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Big rains wash the angling slate clean
  |  First Published: November 2016



The almost biblical rains that have fallen across the lower half of NSW and Victoria over the past month have changed the face of a well-trod fishery. All that we have come to know and rely on has been washed away in the turbulent flows of change. Creeks and rivers now run fast with muddy flow and will do so well into the open of the cod season if the rains continue.

Tricks of seasons past will be lost in these turbid flows and anglers will be forced to shift from what they know in order to put a bend in the line. The use of lure and fly will be lost in the rolling mud, as will surface and soft plastics. Bait will be the mainstay of most early season angling encounters and, with a little nous, will open new doors to some excellent angling opportunities.

Golden perch are easy game and bite well in the pockets of backwater on baits of shrimp and worms. Large rolling eddies with jutting timber snags will hold good numbers of well fed perch that are revelling in the heaven sent bounty of freshly washed edibles. As the water continues to warm, the bite will escalate as the breeding run peaks in the flow.

Huge numbers of carp will also sweep in on the bait, as will the odd eel-tailed catfish that are now starting to make a comeback at many locations.

Rigs are many, but a basic running sinker rig straight through to the hook is simple and effective. Hook size is dictated by the bait used and sinker weight should be just enough to hold bottom. Some anglers prefer a paternoster styled rig, which is all good and well under calmer conditions.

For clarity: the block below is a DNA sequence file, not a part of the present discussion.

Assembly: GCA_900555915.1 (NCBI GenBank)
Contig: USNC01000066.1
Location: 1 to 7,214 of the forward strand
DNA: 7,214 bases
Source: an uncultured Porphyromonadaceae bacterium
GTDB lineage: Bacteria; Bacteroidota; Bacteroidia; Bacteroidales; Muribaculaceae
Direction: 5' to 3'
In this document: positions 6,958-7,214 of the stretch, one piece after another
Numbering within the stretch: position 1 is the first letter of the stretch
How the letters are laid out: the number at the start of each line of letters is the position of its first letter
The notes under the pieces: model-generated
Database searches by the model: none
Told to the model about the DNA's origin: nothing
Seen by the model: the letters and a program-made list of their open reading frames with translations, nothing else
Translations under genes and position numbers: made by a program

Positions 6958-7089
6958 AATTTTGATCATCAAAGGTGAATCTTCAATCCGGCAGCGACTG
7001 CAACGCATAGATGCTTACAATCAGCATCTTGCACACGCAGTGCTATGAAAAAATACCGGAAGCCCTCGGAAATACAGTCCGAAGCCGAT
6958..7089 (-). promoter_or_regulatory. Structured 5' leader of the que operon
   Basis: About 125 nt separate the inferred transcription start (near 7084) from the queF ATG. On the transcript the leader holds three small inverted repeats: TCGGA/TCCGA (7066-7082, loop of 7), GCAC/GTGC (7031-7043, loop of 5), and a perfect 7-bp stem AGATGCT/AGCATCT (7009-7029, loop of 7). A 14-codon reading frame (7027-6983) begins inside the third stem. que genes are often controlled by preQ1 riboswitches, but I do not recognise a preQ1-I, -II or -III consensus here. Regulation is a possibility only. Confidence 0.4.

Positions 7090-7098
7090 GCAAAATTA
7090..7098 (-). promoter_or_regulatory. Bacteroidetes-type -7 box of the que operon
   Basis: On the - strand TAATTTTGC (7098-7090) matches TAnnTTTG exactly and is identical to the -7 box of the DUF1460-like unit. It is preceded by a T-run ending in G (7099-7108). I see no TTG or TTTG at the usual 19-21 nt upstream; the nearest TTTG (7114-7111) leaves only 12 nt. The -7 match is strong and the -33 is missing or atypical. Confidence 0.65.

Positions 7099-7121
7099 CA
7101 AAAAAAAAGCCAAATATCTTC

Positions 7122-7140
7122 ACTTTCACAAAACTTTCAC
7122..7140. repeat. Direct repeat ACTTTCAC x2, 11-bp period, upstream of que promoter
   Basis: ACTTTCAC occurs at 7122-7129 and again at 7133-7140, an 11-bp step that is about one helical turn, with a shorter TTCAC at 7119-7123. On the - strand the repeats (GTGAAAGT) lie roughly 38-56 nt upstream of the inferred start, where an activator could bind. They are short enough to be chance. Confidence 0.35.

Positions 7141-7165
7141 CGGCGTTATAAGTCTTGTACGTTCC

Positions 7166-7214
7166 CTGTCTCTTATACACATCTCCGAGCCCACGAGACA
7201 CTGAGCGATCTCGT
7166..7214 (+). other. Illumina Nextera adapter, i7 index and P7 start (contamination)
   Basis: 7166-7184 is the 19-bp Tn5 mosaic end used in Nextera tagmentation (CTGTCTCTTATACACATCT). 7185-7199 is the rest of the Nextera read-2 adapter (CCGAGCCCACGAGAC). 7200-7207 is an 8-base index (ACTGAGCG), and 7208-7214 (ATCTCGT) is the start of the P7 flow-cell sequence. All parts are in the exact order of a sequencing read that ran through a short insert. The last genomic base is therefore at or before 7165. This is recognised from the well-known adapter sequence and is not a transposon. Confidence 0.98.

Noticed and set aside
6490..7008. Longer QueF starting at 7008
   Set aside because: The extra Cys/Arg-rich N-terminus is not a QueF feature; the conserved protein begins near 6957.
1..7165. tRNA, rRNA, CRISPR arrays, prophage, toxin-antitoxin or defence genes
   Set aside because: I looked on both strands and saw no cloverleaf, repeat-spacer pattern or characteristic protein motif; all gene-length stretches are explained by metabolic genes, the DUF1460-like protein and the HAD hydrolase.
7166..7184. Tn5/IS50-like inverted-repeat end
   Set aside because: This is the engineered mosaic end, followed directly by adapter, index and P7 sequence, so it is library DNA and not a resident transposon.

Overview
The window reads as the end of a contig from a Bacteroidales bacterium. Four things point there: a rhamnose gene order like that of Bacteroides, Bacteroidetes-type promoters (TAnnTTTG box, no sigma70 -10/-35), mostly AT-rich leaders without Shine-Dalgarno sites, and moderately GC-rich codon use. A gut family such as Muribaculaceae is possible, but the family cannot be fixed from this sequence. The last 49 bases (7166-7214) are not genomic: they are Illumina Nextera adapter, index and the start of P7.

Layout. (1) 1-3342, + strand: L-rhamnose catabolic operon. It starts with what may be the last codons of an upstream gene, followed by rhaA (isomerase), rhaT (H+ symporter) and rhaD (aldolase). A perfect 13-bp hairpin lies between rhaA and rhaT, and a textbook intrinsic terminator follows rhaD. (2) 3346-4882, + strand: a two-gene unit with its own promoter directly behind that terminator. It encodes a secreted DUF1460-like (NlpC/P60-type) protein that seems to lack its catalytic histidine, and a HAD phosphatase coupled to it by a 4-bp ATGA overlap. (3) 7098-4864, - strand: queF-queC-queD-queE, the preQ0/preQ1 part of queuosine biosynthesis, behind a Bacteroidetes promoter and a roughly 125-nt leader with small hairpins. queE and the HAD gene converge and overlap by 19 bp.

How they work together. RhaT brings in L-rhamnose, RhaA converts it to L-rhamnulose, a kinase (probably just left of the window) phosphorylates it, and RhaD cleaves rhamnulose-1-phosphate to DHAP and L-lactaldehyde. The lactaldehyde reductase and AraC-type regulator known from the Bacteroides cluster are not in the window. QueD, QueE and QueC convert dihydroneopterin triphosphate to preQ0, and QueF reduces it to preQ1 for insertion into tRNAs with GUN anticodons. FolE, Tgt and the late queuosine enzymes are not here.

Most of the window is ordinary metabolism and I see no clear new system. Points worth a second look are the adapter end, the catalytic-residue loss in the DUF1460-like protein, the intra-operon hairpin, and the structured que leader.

In dirty flow, the same rig sees the bait flail around in the current like a feather in the wind.

It’s very hard for a fish to zero in on the exact location of the bait, especially dirty flows where last moment visual locking is taken out of the equation.

The running sinker rig pins the bait in position and the fish can simply follow the scent trail up the flow and onto the bait.

It’s the small things in fishing that make the big difference.

I use this style of rig for all dirty water bait fishing scenarios, including giant Murray cod once the season reopens.

Along the Murray, good numbers of perch have been caught at most locations from Swan Hill through Robinvale, Wemen and beyond.

It’s a seasonal bonanza as the fish feed in the dirty flows that only come with a well-timed flood. If the past is any true indication, yabbies should start to move very soon.

With this event, the camp cooker will waft the delicious odour of fresh cooked yabbies in the breeze. I love these tasty crustaceans and welcome their number in the flows. Fishing will take a swing from the norm with the coming season, but the high water will bring a new flush of life and a ripper breeding season for our native fish.

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Most spring run golden perch are in excellent condition.

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The Murray River has broken the banks ensuring an excellent breeding season for native fish and the promise of a good feed of yabbies.

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A sizable shrimp bait for golden perch. Note the free running sinker all the way down to the hook.

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